Android vs iPhone, Which is the Best?
Which smartphone is best is the perennial question? No matter how you answer this question, fervent fans of the posh iPhone or the Android phones will always demonstrate to prove that their preferred smartphone is best. This is similar to the “Occupy Any Where – QAW© to make our point and get free stuff” movement. One smartphone is not truly better than the other but rather one of these choices is more suited to your needs and budget. Having used both helps me understand what you should consider when selecting a smartphone. Before picking your next smartphone, you should read this article to help you in the decision process.
The active iPhone family includes the iPhone 3G, iPhone 3GS, iPhone 4, and iPhone 4S. These phones are supported on the big cellular networks of AT&T, Verizon, and Sprint as well as others. The active Android family is larger because Android is a Linux-based software Operating System (OS) for mobile devices including smartphones and tablet computers. The Android OS is maintained by Google and the Open Handset Alliance. The current Android OS named Gingerbread runs on a wide variety of cell phones and other devices.
The first difference between the iPhone and the Android phones is that the iPhone is tightly controlled by Apple. In contrast the Android phones are in a “Wild West” open source market influenced by Google. Tight control results in exclusivity, higher costs, and dependency upon Apple. The result is that the iPhone is the posh phone that everyone wishing to be important desires. Please do not get me wrong, the iPhone is a darn good phone which I depended upon for three years. Android phones in contrast are more flexible, easily work with Gmail, and support new hardware features that on paper are better than the iPhone. The hardware feature differences are not enough to warrant picking an Android phone over an iPhone.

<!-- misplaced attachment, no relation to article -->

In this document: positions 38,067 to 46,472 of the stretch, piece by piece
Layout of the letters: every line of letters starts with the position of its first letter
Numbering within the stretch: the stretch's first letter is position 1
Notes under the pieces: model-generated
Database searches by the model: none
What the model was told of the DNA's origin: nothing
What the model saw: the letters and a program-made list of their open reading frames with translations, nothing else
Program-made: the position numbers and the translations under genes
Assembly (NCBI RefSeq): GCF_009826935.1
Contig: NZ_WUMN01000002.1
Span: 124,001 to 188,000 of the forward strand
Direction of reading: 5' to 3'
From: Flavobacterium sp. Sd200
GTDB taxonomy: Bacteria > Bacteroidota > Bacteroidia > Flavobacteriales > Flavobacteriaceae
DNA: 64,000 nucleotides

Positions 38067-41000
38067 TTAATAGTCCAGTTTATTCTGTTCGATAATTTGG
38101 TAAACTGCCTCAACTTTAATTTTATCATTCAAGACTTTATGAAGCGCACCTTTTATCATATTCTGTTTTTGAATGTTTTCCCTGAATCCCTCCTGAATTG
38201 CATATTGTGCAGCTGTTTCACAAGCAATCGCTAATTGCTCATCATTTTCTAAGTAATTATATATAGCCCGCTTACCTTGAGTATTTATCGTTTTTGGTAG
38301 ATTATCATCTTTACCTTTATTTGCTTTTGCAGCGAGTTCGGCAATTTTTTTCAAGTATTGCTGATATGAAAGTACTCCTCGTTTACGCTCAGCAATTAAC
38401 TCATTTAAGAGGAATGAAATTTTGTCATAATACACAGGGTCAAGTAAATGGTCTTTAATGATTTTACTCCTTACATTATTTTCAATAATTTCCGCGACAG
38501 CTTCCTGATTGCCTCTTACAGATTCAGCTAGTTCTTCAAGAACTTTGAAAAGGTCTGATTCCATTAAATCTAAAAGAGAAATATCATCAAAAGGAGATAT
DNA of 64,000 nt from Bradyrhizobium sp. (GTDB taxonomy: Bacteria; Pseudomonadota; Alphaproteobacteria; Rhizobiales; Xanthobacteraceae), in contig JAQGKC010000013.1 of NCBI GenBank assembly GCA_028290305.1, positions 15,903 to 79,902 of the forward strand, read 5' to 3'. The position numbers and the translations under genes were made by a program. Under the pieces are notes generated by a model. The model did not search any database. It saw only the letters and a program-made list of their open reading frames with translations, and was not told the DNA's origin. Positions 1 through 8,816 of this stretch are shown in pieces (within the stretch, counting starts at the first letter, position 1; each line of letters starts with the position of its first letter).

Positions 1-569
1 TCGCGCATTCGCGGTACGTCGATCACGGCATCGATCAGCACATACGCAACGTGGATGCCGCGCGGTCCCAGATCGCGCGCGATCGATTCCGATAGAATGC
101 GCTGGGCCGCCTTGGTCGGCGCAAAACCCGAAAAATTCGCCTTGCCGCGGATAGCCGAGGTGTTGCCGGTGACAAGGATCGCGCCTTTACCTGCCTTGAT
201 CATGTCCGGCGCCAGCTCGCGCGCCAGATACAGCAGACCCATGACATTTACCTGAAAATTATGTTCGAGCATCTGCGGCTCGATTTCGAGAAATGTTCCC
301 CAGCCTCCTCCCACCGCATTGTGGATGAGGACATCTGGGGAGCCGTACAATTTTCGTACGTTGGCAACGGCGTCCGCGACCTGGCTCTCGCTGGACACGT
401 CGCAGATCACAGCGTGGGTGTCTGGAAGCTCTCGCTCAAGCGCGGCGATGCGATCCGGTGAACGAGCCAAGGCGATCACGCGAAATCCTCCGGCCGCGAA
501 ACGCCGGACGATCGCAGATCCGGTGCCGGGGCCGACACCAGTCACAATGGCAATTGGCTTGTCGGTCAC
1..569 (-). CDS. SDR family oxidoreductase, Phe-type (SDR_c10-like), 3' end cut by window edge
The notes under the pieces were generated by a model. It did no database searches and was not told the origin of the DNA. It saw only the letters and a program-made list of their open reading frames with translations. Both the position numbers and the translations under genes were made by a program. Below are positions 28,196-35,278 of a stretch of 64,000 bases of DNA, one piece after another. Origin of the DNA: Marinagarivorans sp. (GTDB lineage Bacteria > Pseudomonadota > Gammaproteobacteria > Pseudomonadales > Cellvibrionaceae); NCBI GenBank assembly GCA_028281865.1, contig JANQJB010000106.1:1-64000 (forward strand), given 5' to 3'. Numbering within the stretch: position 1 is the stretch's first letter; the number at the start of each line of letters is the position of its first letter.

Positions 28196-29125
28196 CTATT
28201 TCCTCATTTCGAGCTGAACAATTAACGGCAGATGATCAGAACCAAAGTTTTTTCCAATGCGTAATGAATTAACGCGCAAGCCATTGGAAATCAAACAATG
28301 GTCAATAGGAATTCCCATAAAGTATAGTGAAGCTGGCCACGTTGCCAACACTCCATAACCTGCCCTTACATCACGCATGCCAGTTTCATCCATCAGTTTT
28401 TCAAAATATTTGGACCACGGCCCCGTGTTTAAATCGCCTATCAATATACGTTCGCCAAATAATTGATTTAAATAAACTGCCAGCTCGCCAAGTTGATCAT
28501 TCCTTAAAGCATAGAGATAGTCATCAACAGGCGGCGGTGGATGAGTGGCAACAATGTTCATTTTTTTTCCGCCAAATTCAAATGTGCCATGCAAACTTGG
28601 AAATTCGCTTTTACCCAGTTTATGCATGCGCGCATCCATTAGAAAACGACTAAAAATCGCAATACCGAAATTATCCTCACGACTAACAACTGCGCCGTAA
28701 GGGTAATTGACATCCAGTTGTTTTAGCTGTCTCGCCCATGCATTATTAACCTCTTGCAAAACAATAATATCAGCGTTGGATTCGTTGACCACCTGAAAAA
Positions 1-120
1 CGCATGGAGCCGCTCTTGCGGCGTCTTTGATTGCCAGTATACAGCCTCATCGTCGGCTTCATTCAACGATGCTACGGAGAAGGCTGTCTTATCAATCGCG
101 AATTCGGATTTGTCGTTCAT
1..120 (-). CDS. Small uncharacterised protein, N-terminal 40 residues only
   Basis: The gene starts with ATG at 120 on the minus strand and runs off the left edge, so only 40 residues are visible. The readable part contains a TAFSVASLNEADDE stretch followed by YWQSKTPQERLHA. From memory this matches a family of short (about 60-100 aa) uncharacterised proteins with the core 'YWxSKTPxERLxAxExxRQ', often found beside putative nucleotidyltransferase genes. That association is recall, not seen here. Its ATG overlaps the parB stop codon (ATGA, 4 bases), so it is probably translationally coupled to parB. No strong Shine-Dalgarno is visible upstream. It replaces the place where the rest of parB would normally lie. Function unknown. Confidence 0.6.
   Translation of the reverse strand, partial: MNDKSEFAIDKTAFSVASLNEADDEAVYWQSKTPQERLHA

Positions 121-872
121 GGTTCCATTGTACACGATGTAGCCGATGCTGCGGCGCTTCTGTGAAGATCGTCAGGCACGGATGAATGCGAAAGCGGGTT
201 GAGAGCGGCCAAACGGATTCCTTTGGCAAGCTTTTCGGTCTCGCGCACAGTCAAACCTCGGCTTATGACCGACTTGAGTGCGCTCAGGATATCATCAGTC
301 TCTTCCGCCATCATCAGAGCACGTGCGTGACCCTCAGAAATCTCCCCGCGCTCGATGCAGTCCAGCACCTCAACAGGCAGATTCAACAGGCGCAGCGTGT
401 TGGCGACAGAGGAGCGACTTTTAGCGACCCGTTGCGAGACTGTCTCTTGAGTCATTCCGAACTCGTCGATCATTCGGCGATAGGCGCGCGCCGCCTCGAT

In the three years of time with the iPhone there was one failure issue. One day the iPhone 3GS just quit while I was driving using the GPS navigation feature. When I say just quit, I mean that is died so completely that I could not even make a 911 call. I have a very old Blackberry phone that is no longer in service upon which I can make a 911 call today if needed. There is likely a Federal law or FCC ruling that requires all cell phones to always dial 911 no matter what has happened to them. The only excuse for not dialing 911 is a dead battery and no available power. Apple replaced the phone without charge.
Two other iPhone observations are there was a death grip with the iPhone 4 that caused calls to drop and that the battery is not replaceable by the user. The first issue is solved by an iPhone cover that separates your hand ever so slightly from the phone.
The second issue impacts iPhone longevity. Not being able to change a battery means that at some point you must buy a new iPhone. The battery is good for two or more years depending upon usage. All batteries develop memory that limits the battery charge. This battery charge supports the iPhone operation in standby mode, in data mode, in text messaging mode, or when talking on the phone. To maintain the longest battery life, the battery be fully discharged before it is recharged. At first an iPhone may run for two days without recharging with moderate phone usage. After some time, the phone will need daily recharging. Older phones often cannot run a full day. This may be solved using expensive external batteries for an iPhone. No external batteries have worked to my satisfaction. Sticking with the iPhone battery is best. The short battery life issue is solved using car chargers and carrying an iPhone charger.
In contrast the Samsung and Motorola Android phones do not have a death grip. Both phones support battery replacement with a second battery running about $50. They are light on power consumption unless you connect to 4G service. When using 4G service these phones eat power like football players eat steak.